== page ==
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Thursday, December 2, 2021

One in Forty-Four

In The Politics of Autism, I discuss the uncertainty surrounding estimates of autism prevalence

Matthew J. Maenner and colleagues have a report in MMWR titled "Prevalence and Characteristics of Autism Spectrum Disorder Among Children Aged 8 Years — Autism and Developmental Disabilities Monitoring Network, 11 Sites, United States, 2018."  The abstract:
Description of System: The Autism and Developmental Disabilities Monitoring (ADDM) Network conducts active surveillance of ASD. This report focuses on the prevalence and characteristics of ASD among children aged 8 years in 2018 whose parents or guardians lived in 11 ADDM Network sites in the United States (Arizona, Arkansas, California, Georgia, Maryland, Minnesota, Missouri, New Jersey, Tennessee, Utah, and Wisconsin). To ascertain ASD among children aged 8 years, ADDM Network staff review and abstract developmental evaluations and records from community medical and educational service providers. In 2018, children met the case definition if their records documented 1) an ASD diagnostic statement in an evaluation (diagnosis), 2) a special education classification of ASD (eligibility), or 3) an ASD International Classification of Diseases (ICD) code.

Results: For 2018, across all 11 ADDM sites, ASD prevalence per 1,000 children aged 8 years ranged from 16.5 in Missouri to 38.9 in California. The overall ASD prevalence was 23.0 per 1,000 (one in 44) children aged 8 years, and ASD was 4.2 times as prevalent among boys as among girls. Overall ASD prevalence was similar across racial and ethnic groups, except American Indian/Alaska Native children had higher ASD prevalence than non-Hispanic White (White) children (29.0 versus 21.2 per 1,000 children aged 8 years). At multiple sites, Hispanic children had lower ASD prevalence than White children (Arizona, Arkansas, Georgia, and Utah), and non-Hispanic Black (Black) children (Georgia and Minnesota). The associations between ASD prevalence and neighborhood-level median household income varied by site. Among the 5,058 children who met the ASD case definition, 75.8% had a diagnostic statement of ASD in an evaluation, 18.8% had an ASD special education classification or eligibility and no ASD diagnostic statement, and 5.4% had an ASD ICD code only. ASD prevalence per 1,000 children aged 8 years that was based exclusively on documented ASD diagnostic statements was 17.4 overall (range: 11.2 in Maryland to 29.9 in California). The median age of earliest known ASD diagnosis ranged from 36 months in California to 63 months in Minnesota.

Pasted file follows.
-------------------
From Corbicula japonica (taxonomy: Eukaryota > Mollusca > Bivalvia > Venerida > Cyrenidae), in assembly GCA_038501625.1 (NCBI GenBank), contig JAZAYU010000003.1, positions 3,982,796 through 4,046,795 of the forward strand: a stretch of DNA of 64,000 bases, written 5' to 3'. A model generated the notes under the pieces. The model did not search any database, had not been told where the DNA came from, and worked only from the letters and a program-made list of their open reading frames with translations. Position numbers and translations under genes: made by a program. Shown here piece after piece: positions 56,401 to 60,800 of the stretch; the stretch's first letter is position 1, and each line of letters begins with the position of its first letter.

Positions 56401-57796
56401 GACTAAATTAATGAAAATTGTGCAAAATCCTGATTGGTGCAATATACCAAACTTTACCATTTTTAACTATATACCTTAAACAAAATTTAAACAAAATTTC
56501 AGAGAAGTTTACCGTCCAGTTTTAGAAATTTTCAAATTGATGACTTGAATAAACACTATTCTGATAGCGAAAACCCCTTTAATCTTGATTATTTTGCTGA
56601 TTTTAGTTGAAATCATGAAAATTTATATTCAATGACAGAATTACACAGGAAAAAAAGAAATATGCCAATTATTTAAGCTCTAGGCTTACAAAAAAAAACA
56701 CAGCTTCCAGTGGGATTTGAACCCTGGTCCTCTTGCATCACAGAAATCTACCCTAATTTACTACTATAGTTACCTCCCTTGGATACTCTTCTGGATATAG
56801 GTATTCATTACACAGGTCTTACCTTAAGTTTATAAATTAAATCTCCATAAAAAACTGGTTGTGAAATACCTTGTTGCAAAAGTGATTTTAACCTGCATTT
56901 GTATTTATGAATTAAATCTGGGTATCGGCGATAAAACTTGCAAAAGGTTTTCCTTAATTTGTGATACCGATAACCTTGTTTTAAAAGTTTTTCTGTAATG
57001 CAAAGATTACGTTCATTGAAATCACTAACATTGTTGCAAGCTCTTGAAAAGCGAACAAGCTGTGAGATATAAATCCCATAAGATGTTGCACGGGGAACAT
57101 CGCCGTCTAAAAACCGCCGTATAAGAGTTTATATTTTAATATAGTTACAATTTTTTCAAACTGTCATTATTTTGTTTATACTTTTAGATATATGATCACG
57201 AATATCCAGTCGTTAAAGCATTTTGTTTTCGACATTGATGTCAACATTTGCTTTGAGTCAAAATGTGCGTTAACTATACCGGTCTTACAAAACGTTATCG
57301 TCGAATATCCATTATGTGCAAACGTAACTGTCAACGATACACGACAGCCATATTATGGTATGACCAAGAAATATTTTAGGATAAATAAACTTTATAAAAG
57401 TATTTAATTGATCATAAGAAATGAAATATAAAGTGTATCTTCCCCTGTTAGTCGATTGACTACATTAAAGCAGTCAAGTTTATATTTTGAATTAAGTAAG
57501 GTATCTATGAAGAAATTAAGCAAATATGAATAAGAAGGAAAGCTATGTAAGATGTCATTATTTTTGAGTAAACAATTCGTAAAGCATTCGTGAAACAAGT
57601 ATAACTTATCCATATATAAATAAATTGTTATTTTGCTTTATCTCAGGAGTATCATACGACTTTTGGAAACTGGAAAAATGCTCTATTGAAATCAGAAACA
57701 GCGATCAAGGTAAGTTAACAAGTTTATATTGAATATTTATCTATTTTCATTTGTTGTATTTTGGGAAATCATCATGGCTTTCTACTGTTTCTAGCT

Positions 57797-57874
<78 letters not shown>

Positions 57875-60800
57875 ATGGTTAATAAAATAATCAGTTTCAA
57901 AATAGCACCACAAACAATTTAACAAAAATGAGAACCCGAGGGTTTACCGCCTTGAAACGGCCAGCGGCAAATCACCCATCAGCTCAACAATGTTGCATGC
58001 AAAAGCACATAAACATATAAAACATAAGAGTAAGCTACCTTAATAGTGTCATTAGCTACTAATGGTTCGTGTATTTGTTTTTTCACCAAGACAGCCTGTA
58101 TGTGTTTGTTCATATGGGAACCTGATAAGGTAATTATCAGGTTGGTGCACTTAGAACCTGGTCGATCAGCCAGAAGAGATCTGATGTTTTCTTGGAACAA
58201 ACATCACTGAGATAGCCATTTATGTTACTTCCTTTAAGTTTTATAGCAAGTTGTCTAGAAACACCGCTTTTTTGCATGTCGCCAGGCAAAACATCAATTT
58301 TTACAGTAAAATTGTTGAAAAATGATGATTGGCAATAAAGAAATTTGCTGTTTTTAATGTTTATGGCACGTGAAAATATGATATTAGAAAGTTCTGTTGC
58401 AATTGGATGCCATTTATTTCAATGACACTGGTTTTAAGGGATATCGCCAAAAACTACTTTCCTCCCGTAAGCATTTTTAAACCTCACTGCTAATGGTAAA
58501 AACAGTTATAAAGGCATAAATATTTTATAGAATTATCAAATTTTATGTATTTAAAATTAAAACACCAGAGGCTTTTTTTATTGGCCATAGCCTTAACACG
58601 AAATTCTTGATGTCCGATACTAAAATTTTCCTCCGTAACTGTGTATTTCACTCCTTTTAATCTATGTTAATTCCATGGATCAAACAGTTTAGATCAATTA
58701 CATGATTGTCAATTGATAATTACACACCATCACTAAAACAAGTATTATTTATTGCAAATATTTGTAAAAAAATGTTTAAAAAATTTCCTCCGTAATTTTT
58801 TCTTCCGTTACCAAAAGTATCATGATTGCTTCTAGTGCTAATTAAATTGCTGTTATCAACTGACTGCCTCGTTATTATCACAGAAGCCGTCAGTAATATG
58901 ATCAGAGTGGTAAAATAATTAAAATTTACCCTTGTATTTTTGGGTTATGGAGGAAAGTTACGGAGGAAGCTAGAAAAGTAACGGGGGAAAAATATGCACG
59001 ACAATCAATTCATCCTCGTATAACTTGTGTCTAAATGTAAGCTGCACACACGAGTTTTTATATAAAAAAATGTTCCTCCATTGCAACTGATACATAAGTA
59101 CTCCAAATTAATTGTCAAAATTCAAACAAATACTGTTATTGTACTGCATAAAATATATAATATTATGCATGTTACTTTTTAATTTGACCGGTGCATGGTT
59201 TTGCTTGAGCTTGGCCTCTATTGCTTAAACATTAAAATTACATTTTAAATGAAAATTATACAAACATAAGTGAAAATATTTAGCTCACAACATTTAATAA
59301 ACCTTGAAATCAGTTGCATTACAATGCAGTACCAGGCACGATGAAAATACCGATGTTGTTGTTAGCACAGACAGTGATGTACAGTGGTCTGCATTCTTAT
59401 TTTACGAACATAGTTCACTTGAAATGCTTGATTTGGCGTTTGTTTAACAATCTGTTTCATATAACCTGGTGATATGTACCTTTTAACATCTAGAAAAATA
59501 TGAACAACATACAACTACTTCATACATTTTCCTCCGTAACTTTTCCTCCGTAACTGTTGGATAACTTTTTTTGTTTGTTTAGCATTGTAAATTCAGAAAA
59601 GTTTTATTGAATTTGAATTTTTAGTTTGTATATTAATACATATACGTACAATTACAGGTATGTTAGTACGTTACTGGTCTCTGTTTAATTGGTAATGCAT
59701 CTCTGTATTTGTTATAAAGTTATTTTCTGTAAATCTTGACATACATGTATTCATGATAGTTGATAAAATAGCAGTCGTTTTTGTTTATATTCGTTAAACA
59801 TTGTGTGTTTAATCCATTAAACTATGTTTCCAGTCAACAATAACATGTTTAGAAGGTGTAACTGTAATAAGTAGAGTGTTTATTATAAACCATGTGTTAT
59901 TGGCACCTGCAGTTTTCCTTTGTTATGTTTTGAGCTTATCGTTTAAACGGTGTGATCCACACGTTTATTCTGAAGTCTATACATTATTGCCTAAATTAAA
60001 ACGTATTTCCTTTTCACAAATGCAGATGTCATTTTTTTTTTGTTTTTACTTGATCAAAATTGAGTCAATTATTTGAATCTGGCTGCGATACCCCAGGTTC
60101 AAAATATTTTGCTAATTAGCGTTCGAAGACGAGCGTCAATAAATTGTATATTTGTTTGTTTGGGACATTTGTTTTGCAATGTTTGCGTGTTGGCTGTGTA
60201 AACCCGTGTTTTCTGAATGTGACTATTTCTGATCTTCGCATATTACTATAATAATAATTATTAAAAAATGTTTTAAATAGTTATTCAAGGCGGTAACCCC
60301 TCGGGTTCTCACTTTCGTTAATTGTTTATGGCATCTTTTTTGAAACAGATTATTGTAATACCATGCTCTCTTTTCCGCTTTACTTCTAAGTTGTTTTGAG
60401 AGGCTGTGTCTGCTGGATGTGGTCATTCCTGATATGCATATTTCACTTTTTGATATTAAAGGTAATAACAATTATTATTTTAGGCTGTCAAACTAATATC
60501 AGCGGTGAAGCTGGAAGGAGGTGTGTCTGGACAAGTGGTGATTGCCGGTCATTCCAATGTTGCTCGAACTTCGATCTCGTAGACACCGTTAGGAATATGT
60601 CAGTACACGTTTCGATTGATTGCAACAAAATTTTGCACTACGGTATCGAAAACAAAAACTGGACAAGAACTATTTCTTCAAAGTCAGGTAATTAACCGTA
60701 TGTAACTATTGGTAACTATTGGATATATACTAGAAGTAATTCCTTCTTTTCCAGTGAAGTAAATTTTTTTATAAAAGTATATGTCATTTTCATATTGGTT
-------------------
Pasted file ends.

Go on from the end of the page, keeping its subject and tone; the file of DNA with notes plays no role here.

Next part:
Among the 3,007 children with ASD and data on cognitive ability, 35.2% were classified as having an intelligence quotient (IQ) score ≤70. The percentages of children with ASD with IQ scores ≤70 were 49.8%, 33.1%, and 29.7% among Black, Hispanic, and White children, respectively. Overall, children with ASD and IQ scores ≤70 had earlier median ages of ASD diagnosis than children with ASD and IQ scores >70 (44 versus 53 months).

Interpretation: In 2018, one in 44 children aged 8 years was estimated to have ASD, and prevalence and median age of identification varied widely across sites. Whereas overall ASD prevalence was similar by race and ethnicity, at certain sites Hispanic children were less likely to be identified as having ASD than White or Black children. The higher proportion of Black children compared with White and Hispanic children classified as having intellectual disability was consistent with previous findings.

Public Health Action: The variability in ASD prevalence and community ASD identification practices among children with different racial, ethnic, and geographical characteristics highlights the importance of research into the causes of that variability and strategies to provide equitable access to developmental evaluations and services. These findings also underscore the need for enhanced infrastructure for diagnostic, treatment, and support services to meet the needs of all children.